In Its Ninth Year, Arte Careyes Film Festival Promotes Rising Latin American Talent

Careyes, Mexico, a strip of bohemian, palm tree-laden paradise perched along a remote strip of the Pacific coast, is the sort of place creative types dream about, with balmy ocean breezes, bright blue skies and a network of surrounding villages lined with cobblestone walkways and the sound of tropical birds chirping overhead. Arte Careyes, a film and arts festival designed to blend in with the area’s emphasis on nature, ecotourism and a laid-back Latin American vibe, kicks off its 9th year March 20-24, luring a crowd of some 250 filmmakers, photographers and musicians with a desire to slow things down and luxuriate in the town’s unique mystical and awe-inspiring qualities.

“Arte Careyes is a celebration of Mexico and that is always what has been for us the most important thing,” says fest founder Fillipo Brignone, whose father, Italian banker Gian Franco Brignone, spotted Careyes while flying overhead in 1968 and snapped up thousands of acres to develop as a luxury private estate and vacation resort.

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“But Arte Careyes is also a celebration of talent,” Brignone continues. “We concentrate more but not totally on the area of film, as well as on contemporary art — mostly Mexican artists but also other emerging artists as well. The food at the fest is very much linked to Mexico, and we’ve got Latin American music playing at the events, dinners under the stars in wide-open spaces. Anything that can promote Mexico and Latin America is what we like.”

Films screening at the invite-only fest, produced in partnership with the Careyes Foundation, a philanthropic organization of which Brignone is the founder and president, include “The Chaotic Life of Nadia Kadic,” directed by Marta Hernaiz, who will appear at the fest; “Birds of Passage,” co-helmed by Cristina Gallego, who will also attend the fest; “The Mustang,” starring Mattias Schoenaerts; and “Dallas Buyers Club,” “Café de Flore” and “Sharp Objects,” all directed by Jean-Marc Vallée, who is this year’s chosen mentor — along with television director Joan Darling — at Careyes Creation Lab, a workshop for actors and directors that runs March 18-22 in tandem with the fest.

Held at a private ocean-side villa in Careyes, this year’s lab participants include filmmakers Joaquín del Paso (“Maquinaria Panamericana”), Marcelo Tobar (“Oso Polar”) and Katina Medina Mora (“Sabrás qué hacer conmigo”), as well as actors such as Verónica Toussaint, Osvaldo Benavides and Johanna Murillo.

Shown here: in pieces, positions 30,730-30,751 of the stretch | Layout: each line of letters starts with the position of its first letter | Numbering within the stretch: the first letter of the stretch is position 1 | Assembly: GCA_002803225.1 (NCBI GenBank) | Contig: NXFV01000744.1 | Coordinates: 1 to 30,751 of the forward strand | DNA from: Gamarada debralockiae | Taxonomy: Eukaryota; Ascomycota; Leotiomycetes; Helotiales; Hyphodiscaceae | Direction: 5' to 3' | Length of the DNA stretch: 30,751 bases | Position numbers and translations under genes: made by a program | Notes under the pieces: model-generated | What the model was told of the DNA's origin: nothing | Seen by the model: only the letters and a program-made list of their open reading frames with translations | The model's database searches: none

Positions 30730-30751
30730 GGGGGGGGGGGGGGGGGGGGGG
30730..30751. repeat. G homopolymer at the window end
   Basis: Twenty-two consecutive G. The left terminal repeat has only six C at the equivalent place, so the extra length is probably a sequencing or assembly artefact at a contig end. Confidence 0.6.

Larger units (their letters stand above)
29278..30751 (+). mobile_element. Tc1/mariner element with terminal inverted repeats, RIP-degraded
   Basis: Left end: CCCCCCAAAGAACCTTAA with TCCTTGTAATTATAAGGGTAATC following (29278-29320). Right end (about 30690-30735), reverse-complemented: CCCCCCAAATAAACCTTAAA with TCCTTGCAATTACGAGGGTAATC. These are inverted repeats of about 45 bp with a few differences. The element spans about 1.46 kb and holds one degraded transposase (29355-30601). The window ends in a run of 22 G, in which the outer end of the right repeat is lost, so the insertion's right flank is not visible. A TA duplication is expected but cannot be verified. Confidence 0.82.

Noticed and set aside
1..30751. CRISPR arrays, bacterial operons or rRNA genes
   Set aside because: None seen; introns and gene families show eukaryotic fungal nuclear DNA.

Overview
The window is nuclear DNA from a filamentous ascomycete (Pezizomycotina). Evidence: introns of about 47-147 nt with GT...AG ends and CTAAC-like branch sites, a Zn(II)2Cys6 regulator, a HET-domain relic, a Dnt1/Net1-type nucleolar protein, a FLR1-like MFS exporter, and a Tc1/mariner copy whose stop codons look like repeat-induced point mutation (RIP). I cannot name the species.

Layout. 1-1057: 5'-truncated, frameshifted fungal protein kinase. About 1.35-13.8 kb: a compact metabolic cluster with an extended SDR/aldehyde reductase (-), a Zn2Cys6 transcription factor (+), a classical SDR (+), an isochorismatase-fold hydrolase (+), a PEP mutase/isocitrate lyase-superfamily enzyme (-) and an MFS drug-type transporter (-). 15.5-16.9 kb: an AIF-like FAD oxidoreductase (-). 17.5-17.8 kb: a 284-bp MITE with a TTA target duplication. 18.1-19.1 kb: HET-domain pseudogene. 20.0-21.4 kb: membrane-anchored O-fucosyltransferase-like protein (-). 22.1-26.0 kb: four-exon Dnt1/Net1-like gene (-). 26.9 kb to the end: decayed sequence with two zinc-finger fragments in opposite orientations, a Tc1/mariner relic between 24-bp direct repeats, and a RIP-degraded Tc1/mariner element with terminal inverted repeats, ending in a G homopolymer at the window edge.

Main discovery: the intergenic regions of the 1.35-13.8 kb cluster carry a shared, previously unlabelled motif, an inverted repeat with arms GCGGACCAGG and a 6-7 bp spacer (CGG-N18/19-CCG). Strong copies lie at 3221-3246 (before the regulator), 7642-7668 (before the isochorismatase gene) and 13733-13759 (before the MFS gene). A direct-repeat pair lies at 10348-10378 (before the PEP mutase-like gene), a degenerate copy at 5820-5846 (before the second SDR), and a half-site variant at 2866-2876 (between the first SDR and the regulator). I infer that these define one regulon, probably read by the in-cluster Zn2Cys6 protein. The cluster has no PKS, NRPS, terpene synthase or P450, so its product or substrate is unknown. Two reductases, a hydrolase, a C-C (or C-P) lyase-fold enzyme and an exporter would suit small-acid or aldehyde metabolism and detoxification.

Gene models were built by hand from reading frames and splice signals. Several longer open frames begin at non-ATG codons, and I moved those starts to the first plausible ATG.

“Once actors and directors have their debut in the film industry, there are few spaces available for reflection, especially in a collective way, about the creative processes that their work entails,” says Marina Stavenhagen, Arte Careyes film and arts festival curator.

“What we look to create with this lab is a non-competitive, safe environment for analysis, while fostering professional and personal development. We are thrilled to see strong representatives of contemporary Mexican cinema taking part in the lab, and hope they nurture their creative vision from the experiences here.”
Arte Careyes will also feature a celebration of Cuban music. Grammy- nominated Latin American singer and musician Francisco “Pancho” Cespedes will perform live alongside Cuban songwriters and musicians such as Kelvis Ochoa, David Torrens and Nube Roja. There will also be a screening of the classic Cuban film “Strawberries and Chocolate” as a tribute to actor Jorge Perugorria. In addition, Perugorria will preview his paintings at a gallery exhibition at Arte Careyes titled “Atando Cabo Se Hace Soga.”

“I think the Cuban music is going to be quite incredible because of the talent we have,” says Brignone. “The opportunity to see such an amazing amount of talent from Cuba, to hear and experience the music together — I have people who are coming to the fest specifically to see the line-up of great Cuban music.”
But while art and film are the thrust of the fest’s artistic programming, for Brignone, Arte Careyes is also a way of giving back to the community, welcoming residents of the local villages with al fresco dinners, outdoor movie screenings and concerts featuring performances by the local children’s choir. Arte Careyes, notes Brignone, would not happen without the support and hard work of those who make Careyes their home.

“Careyes has been created with the help of a lot of Mexicans and they are fantastic people,” says Brignone. “That’s why the Careyes Foundation was created — to say thank you to all the people around us in the villages that have sustained us in what we wanted to create. In Careyes, the community has always been very present so this fest is also a way of saying thank you. At Arte Careyes I know there is going to be great music. I know there is going to be great cinema. I know there is going to be great art.”

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